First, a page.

“At least one of these safeguards will promote more entanglement with the criminal justice system because it suggests all cash seizures under $10k are legitimate if they occur incident to arrest.”

So now expect to see a re-emergence of not only asset forfeitures but also arrests for trivial offenses in order to justify this government theft, resulting in more people being thrown into prison with hardened criminals. We know how well that worked out with the ‘war on drugs’ that resulted in overcrowded jails.

As I have said repeatedly, you can be sure that law enforcement and the national security apparatus, unless tightly constrained, will take advantage of every loophole for their own benefit, and ignore the civil rights and liberties of ordinary people. The idea that these agencies will use their discretion wisely and only use the powers given to them under extreme situations is folly given their past history. Take the case of guns and tasers. These are meant to be used only in extreme situations when all other means fail. But as we have become drearily accustomed to on a daily basis, law enforcement now seem to think that they should shoot first before other de-escalation efforts are even tried.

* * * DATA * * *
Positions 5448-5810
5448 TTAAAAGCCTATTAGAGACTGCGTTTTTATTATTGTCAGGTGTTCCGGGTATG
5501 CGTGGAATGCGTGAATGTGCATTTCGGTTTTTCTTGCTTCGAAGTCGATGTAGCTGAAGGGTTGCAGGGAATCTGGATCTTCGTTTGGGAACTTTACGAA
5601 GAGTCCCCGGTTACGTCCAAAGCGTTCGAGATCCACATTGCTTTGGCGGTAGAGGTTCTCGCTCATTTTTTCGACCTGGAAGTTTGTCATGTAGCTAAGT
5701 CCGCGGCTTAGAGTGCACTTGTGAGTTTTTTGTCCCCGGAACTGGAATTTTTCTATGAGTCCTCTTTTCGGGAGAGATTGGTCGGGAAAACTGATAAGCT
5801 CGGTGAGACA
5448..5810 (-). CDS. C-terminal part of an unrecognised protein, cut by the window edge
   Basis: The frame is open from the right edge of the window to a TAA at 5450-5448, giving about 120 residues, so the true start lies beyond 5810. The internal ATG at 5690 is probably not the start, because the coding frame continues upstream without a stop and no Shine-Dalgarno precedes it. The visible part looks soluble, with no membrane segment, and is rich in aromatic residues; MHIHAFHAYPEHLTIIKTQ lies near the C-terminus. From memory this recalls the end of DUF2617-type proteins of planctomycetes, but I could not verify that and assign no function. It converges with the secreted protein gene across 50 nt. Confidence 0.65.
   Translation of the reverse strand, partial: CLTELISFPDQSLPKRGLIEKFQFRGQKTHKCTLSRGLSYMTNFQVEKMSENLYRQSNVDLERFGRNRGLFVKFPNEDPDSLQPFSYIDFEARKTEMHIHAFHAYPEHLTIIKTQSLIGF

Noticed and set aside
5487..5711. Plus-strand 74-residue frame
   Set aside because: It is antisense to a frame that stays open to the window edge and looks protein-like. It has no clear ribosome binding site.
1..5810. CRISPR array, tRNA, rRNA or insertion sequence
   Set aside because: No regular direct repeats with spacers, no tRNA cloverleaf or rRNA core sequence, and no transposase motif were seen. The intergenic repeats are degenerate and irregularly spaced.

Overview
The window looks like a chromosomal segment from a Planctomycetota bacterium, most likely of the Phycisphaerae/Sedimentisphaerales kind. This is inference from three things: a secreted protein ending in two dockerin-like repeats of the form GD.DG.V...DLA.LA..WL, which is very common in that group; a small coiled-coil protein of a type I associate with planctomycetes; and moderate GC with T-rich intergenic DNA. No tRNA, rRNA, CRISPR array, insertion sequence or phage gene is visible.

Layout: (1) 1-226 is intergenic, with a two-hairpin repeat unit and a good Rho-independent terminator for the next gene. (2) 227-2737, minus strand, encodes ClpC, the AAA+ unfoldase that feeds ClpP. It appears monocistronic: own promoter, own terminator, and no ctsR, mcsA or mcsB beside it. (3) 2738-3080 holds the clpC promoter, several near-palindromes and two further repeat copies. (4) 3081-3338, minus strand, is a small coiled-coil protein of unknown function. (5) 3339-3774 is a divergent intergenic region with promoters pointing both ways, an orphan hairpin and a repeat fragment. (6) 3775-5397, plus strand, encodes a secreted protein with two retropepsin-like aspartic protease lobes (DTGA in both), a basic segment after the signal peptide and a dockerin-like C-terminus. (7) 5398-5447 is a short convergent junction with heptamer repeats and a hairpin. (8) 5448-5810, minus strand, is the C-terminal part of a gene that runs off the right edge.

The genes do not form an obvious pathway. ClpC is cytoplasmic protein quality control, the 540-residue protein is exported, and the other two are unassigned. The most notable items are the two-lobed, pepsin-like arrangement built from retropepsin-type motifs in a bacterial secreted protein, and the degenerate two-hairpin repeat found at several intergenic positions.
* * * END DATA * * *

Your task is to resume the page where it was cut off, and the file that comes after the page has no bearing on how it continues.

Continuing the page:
Comments

  1. Siobhan says

    As I have said repeatedly, you can be sure that law enforcement and the national security apparatus, unless tightly constrained, will take advantage of every loophole for their own benefit, and ignore the civil rights and liberties of ordinary people.

    Quis custodiet ipsos custodes?

  2. Pierce R. Butler says

    … the 1984 ‘civil asset forfeiture’ law …

    Those of us in the US at the time will recall the tsunami of business-suited pundits solemnly informing us that George Orwell got it all wrong, nothing to see here, folks…

  3. says

    Shiv@#1:
    Quis custodiet ipsos custodes?

    (casts a spell of summoning cartomancer)
    I wonder how “who profits from these profiteers?” would render in Latin.

  4. says

    Asset forfeiture is such an obvious opportunity for corruption, and is so obviously unconstitutional. I’ve always wondered why so many authoritarians who bleat about the framers and the constitution still support the police state. Often, they also support the ability of the police to hold someone in prison for long periods, without charging them with a crime or bringing them to trial – just to extort money or a guilty plea from them. Taken together they amount to the same power as the French monarch and nobles had before the revolution there: you could simply order a commoner to be sent to prison, if they annoyed you. Nice power, if you can get it.